Peace: Who Will Prepare the Way? Michael Gross December 9, 2018

Luke 3:1-6

3:1 In the fifteenth year of the reign of Emperor Tiberius, when Pontius Pilate was governor of Judea, and Herod was ruler of Galilee, and his brother Philip ruler of the region of Ituraea and Trachonitis, and Lysanias ruler of Abilene,

3:2 during the high priesthood of Annas and Caiaphas, the word of God came to John son of Zechariah in the wilderness.

3:3 He went into all the region around the Jordan, proclaiming a baptism of repentance for the forgiveness of sins,

3:4 as it is written in the book of the words of the prophet Isaiah, “The voice of one crying out in the wilderness: ‘Prepare the way of the Lord, make his paths straight.

3:5 Every valley shall be filled, and every mountain and hill shall be made low, and the crooked shall be made straight, and the rough ways made smooth;

3:6 and all flesh shall see the salvation of God.'”


When I was a kid growing up there were different ways that my Mom would call us kids. The first was Mike. When she called me by this name, I knew it was nothing serious and I could take my time, but I better not delay too much. Usually it was something pretty benign and things were OK. If she used my full name Michael Leslie Gross, then it was serious. It was time to give the appearance of serious hustle but also give myself enough time to run through the events of the past few hours to see what mayhem I may have caused and to have some pretty good excuses. This was never a good omen when she used my full name. Finally, there was the call of the three.

Whenever we heard Michael, Melinda and Michelle we knew this was very different. Someone was coming to the house and we had work to do. This generated the slowest response time of all. We knew it was going to be a day that was starting off wonderful and now had been ruined because we had to work. There would be no playing outside until all chores were completed. Friends would not be allowed within a three-house radius so that they would not distract our feeble attention to detail.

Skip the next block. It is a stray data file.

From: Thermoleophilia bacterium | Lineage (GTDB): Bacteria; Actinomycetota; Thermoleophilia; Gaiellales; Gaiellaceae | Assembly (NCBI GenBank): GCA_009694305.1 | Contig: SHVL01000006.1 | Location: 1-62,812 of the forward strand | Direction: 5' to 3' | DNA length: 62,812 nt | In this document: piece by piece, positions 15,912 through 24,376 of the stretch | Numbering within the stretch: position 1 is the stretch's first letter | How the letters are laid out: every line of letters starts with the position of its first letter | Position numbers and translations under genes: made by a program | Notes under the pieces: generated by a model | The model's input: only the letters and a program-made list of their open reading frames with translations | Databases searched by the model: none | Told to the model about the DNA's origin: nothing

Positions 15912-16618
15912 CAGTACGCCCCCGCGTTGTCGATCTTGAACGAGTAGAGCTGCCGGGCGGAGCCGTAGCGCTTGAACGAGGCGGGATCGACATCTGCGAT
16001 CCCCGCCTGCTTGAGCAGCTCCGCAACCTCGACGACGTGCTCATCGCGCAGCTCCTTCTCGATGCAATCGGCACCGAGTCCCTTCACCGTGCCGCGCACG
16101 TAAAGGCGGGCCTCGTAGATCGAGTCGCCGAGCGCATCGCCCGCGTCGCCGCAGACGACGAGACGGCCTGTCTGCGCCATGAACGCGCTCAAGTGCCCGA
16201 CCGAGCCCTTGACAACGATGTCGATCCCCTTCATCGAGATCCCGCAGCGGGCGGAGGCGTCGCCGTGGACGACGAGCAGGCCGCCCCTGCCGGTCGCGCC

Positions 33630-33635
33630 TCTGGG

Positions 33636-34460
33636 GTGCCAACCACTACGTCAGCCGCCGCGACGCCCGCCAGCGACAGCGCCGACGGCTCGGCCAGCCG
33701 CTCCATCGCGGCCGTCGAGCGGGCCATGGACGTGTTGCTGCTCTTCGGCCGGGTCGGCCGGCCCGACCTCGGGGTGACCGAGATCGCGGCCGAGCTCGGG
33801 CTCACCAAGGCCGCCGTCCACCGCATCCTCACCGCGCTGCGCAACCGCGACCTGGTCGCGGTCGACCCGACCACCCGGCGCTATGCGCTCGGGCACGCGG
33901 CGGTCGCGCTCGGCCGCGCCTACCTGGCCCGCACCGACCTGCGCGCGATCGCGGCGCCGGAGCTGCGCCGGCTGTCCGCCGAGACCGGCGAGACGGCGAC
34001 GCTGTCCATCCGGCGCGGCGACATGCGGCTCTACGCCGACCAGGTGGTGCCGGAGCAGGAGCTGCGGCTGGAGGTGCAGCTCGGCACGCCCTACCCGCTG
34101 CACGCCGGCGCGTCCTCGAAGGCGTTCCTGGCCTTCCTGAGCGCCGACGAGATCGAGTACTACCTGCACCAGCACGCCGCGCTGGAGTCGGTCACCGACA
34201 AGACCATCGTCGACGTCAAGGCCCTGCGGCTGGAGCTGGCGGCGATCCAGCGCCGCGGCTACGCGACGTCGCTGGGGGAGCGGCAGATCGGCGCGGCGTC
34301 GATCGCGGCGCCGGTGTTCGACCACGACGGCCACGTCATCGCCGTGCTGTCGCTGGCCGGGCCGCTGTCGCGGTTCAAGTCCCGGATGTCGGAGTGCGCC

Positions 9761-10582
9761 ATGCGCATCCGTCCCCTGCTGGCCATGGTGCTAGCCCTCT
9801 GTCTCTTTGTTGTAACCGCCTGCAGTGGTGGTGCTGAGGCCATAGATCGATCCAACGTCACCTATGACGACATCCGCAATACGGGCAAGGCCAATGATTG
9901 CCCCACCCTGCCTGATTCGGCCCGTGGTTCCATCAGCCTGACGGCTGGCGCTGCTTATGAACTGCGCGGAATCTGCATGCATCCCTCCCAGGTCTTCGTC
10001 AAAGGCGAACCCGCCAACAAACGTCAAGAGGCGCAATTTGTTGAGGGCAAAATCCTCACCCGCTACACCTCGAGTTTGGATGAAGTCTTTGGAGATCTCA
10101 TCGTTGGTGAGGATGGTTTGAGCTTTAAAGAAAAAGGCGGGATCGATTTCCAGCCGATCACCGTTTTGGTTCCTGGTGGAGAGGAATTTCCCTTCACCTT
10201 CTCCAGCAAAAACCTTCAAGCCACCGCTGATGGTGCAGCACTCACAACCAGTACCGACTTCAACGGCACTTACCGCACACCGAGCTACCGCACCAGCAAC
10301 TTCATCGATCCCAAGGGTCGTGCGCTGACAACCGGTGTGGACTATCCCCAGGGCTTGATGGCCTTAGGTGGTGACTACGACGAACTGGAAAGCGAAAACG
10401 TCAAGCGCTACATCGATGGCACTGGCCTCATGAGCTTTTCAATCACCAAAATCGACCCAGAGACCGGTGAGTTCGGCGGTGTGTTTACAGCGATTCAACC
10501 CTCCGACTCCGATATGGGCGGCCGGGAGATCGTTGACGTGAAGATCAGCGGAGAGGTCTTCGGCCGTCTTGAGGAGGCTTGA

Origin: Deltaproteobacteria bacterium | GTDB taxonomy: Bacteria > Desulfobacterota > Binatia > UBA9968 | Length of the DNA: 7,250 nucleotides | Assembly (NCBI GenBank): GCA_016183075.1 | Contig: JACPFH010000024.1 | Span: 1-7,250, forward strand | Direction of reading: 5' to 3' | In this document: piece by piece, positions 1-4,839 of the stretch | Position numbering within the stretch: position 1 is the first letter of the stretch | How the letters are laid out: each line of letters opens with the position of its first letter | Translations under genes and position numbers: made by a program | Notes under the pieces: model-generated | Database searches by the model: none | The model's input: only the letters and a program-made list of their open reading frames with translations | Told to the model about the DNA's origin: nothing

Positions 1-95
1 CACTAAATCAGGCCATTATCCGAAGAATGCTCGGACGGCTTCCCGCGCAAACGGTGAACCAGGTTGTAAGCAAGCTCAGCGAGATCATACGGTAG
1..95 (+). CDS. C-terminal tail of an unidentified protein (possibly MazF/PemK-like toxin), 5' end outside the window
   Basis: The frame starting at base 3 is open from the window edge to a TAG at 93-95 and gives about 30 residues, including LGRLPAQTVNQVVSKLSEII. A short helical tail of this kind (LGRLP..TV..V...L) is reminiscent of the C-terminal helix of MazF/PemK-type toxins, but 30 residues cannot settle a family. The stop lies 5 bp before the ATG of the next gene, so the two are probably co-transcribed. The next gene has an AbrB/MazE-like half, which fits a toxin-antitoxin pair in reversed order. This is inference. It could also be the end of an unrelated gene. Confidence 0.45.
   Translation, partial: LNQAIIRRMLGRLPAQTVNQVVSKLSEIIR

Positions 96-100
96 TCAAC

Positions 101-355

The call of the three meant we had toys to pick up, clothes to put away, beds to be made, and then we were going to have to help Mom clean the house. We were dispensed with dust cloths and mops, brooms, vacuum cleaners and the dreaded dishes. I was in 7th grade before we got a dishwasher because as we later joked, she had no need of one because she had us. Just when you thought you were going to get the all-clear siren, she would find something else for us to do. The call of three were the longest days of the year. Pretty soon we would start getting hungry and it would be time for snack or lunch—and then we would have to get the look. You know the one that all parents possess. The one that says seriously did you just ask me for that in the middle of all that I’m doing? And then we would slink away like slimy little snakes who had just done the unthinkable. We would complain bitterly and yell at each other. That toy isn’t mine you pick it up! No you pick it up! Then Mom would yell if its no ones we can throw it away. And then we would run and grab it and stare down the other siblings. Often times punches were thrown on this day, and we would be given mandatory timeouts from our cleaning. Then she would remind us the more we fought, the longer we would be, the less time we would have to be kids that day.

But there was that one moment in the day, when Mom would declare that the war on germs and filth had been successfully won and we could go, as long as we did not make a mess. In the ensuing moments there was the greatest sense of peace in the Gross household that the world had ever known. We had successfully prepared the way for the guests to arrive. It was a peace that surpassed all understanding as the scriptures say. We would slowly walk away a few steps and then break into an all-out sprint before she found something else that we had to do.

Today our prophets remind us to prepare the way… for the Lord. Now it may not mean armed literally with Pledge and Lysol, but we do have some cleaning and some picking up to do, in order to receive the peace of God. Chronologically speaking we begin with the prophet Malachi. The name Malachi in Hebrew means “My Messenger.” There are six oracles in the book of Malachi and today’s passage begins the fourth oracle. The time is about 150 years after the walls of Jerusalem had fell. (450 BCE) The people had been returned to the city and the immediate needs had been met. Food, water, clothing, and for the most part housing. Now the task of re-building the temple was upon them. Everyone had an opinion and the fighting was incredible. Who was going to do what and how was it going to be paid for.